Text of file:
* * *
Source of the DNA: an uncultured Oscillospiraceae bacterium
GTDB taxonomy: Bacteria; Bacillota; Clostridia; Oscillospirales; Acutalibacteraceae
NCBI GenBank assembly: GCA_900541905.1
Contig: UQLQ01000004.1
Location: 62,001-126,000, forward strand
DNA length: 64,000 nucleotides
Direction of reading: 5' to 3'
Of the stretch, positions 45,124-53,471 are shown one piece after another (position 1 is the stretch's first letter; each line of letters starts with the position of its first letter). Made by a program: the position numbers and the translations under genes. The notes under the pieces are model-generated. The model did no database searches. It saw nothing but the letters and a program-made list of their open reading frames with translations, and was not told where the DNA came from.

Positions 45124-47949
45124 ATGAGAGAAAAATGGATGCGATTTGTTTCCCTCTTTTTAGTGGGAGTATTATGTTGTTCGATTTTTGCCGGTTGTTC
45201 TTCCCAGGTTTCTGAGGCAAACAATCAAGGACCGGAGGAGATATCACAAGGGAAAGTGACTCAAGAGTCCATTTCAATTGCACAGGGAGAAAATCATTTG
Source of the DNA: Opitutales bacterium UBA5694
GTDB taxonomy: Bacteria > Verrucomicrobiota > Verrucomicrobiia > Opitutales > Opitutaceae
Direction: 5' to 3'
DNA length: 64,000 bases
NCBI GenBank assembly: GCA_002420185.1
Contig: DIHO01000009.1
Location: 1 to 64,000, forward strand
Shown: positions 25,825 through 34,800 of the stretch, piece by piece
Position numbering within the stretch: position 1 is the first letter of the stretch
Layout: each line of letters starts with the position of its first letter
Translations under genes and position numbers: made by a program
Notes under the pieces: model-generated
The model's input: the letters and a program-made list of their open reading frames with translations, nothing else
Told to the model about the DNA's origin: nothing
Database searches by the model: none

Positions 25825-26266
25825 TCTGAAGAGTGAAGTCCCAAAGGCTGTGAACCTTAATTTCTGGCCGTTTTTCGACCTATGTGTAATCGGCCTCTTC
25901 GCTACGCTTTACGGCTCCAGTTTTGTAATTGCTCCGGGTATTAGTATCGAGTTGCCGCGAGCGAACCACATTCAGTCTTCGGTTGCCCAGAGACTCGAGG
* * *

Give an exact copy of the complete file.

Source of the DNA: an uncultured Oscillospiraceae bacterium
GTDB taxonomy: Bacteria; Bacillota; Clostridia; Oscillospirales; Acutalibacteraceae
NCBI GenBank assembly: GCA_900541905.1
Contig: UQLQ01000004.1
Location: 62,001-126,000, forward strand
DNA length: 64,000 nucleotides
Direction of reading: 5' to 3'
Of the stretch, positions 45,124-53,471 are shown one piece after another (position 1 is the stretch's first letter; each line of letters starts with the position of its first letter). Made by a program: the position numbers and the translations under genes. The notes under the pieces are model-generated. The model did no database searches. It saw nothing but the letters and a program-made list of their open reading frames with translations, and was not told where the DNA came from.

Positions 45124-47949
45124 ATGAGAGAAAAATGGATGCGATTTGTTTCCCTCTTTTTAGTGGGAGTATTATGTTGTTCGATTTTTGCCGGTTGTTC
45201 TTCCCAGGTTTCTGAGGCAAACAATCAAGGACCGGAGGAGATATCACAAGGGAAAGTGACTCAAGAGTCCATTTCAATTGCACAGGGAGAAAATCATTTG
Source of the DNA: Opitutales bacterium UBA5694
GTDB taxonomy: Bacteria > Verrucomicrobiota > Verrucomicrobiia > Opitutales > Opitutaceae
Direction: 5' to 3'
DNA length: 64,000 bases
NCBI GenBank assembly: GCA_002420185.1
Contig: DIHO01000009.1
Location: 1 to 64,000, forward strand
Shown: positions 25,825 through 34,800 of the stretch, piece by piece
Position numbering within the stretch: position 1 is the first letter of the stretch
Layout: each line of letters starts with the position of its first letter
Translations under genes and position numbers: made by a program
Notes under the pieces: model-generated
The model's input: the letters and a program-made list of their open reading frames with translations, nothing else
Told to the model about the DNA's origin: nothing
Database searches by the model: none

Positions 25825-26266
25825 TCTGAAGAGTGAAGTCCCAAAGGCTGTGAACCTTAATTTCTGGCCGTTTTTCGACCTATGTGTAATCGGCCTCTTC
25901 GCTACGCTTTACGGCTCCAGTTTTGTAATTGCTCCGGGTATTAGTATCGAGTTGCCGCGAGCGAACCACATTCAGTCTTCGGTTGCCCAGAGACTCGAGG